by Sue Crocket
February 18, 1971, a group of sailors in San Francisco formed California International Sailing Association (CISA) as a non-profit corporation, 501(c)(3), founded to assist sailors training for national and international competition. Meeting at Newport Harbor Yacht Club after the initial meeting,, Peter Davis was elected President. During the first year, they accepted a corporation seal, established the fiscal year, new officers, adopted an insigna, discussed a small sail-trainer boat, discussed training programs, fund raising means and participation in various campaigns. They became a part of a Southern California America’s Cup campaign and a Six Metre World Cup campaign. The Association bought six I-420s in 1972 making them available to requesting clubs youth sail training. The first summer, 250 students participated in a primarily two day program run by Andy MacDonald. Once Andy resigned the program lost its propulsion and lapsed. The Association continued giving travel grants and supporting 12 Meter and One Ton campaigns
The Association was inactive for a few years until 1977 or 1978 when new Board members Tom Shadden and Dave Crockett who had sought out a 501(c)(3) were elected. Dave Crockett initiated the CISA Youth Racing Seminar in 1978. The first two seminars were directed by Gary Jobson. The Crocketts administered them for five years until an Administrative Coordinator was hired, Marylee Goyan, who served for 26 years. Jerelyn Biehl followed as Administrative Director for 11 years.
The Clinic format set by Gary evolved from Snipes and Sabots with two instructors reaching a high of 105 participants. The next classes were Lasers and Laser IIs. By 1990, the classes invited were Lasers, Laser IIs, FJs and Europe dinghies, primarily boats sailed in USYRU Youth Sailing Championships. ClSA clinic attendance was one way to get vetted for the Youth Championships. In 1983 it was noted to be “the only program of its type in the country,,(so) it was decided to invite participants from all over the country.” By 1994 the seminar name morphed into the CISA ADVANCED RACING CLINIC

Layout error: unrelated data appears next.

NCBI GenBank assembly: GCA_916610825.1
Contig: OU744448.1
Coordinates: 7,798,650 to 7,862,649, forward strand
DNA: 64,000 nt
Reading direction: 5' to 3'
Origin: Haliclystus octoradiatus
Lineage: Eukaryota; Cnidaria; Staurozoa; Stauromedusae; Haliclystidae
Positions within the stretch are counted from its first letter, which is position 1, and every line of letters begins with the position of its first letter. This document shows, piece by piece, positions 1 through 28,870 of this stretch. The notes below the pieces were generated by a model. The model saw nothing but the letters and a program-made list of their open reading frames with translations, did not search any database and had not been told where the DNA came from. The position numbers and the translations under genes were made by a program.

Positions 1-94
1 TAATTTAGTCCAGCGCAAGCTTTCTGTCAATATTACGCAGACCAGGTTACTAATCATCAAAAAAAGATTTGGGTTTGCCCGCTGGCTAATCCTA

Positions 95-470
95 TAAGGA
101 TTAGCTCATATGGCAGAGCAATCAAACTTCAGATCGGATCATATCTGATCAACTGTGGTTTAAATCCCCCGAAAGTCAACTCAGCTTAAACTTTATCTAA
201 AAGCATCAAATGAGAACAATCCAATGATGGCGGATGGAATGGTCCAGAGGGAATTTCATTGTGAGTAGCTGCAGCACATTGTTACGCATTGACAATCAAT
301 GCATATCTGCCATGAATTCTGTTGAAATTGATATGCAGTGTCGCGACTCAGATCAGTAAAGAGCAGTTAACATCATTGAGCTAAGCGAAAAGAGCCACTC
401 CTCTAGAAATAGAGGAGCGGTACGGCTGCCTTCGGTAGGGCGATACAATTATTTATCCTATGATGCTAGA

Dave Perry became the Head Instructor in 1981 for 9 years. He set the tone of excellence in youth training. Demand for the Clinic grew. Soon selection for the CISA Advanced Racing Clinic was by application only. Today participants should be 15 years of age or older and are selected on the basis of their experience and racing record. It is a high-level program limited to top young sailors.
The CISA Clinic became the model for the nation. It has several advantages over other U.S. clinics. Being staged at Alamitos Bay Yacht Club in Long Beach, California, affords easy quick access to both bay and ocean waters. The strong backing of the CISA and ABYC Boards, the high ratio of instructors to sailors and the continuity of outstanding instructors and Administrative Directors provides an inestimable and enduring support. Instructors and directors constantly review teaching methods and responses while striving to present the best possible clinic experience.
By identifying and assisting new prospects and by continuing to support proven champions, CISA does its part to ensure that America puts forward its very best sailors at its own competitions and on the world racing circuit. Many past participants have gone on to be Youth Champions, Junior Champions, Class Champions, Olympic contenders and Olympic medalists. Many California sailors have been awarded grants to travel to national and international regattas and championships.
CISA continues to provide grants for travel, lodging, meals, insurance and/or shipping boats and equipment for national and international competition.